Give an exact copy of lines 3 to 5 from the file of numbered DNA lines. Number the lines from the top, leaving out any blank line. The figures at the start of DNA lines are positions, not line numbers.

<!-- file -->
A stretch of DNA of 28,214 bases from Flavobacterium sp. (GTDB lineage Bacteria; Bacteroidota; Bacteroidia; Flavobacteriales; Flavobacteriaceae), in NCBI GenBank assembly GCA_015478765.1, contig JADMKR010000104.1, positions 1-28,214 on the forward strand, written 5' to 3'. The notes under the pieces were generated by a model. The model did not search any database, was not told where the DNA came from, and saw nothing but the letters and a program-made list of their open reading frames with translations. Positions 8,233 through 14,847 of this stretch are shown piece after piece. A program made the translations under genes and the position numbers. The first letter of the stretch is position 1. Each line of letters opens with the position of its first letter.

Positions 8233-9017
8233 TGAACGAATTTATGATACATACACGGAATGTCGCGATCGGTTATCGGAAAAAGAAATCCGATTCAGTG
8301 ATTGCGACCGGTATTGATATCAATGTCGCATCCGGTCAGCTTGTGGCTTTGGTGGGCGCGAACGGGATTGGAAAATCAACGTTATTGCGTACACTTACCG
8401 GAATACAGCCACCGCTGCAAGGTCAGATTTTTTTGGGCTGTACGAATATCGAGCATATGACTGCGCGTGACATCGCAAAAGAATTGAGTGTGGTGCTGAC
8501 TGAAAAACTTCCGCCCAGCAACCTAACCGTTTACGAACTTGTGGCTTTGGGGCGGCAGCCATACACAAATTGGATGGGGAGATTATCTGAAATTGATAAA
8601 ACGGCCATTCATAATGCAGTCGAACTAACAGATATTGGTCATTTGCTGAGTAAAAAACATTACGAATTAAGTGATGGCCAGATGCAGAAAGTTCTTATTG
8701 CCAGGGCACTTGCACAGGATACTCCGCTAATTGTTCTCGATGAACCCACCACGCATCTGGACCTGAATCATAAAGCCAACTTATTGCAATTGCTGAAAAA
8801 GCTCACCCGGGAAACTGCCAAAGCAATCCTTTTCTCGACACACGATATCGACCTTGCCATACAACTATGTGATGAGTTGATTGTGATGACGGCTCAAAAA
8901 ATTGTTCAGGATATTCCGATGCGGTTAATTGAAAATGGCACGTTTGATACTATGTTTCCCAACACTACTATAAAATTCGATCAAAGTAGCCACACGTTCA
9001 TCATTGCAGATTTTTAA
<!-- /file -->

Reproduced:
8233 TGAACGAATTTATGATACATACACGGAATGTCGCGATCGGTTATCGGAAAAAGAAATCCGATTCAGTG
8301 ATTGCGACCGGTATTGATATCAATGTCGCATCCGGTCAGCTTGTGGCTTTGGTGGGCGCGAACGGGATTGGAAAATCAACGTTATTGCGTACACTTACCG
8401 GAATACAGCCACCGCTGCAAGGTCAGATTTTTTTGGGCTGTACGAATATCGAGCATATGACTGCGCGTGACATCGCAAAAGAATTGAGTGTGGTGCTGAC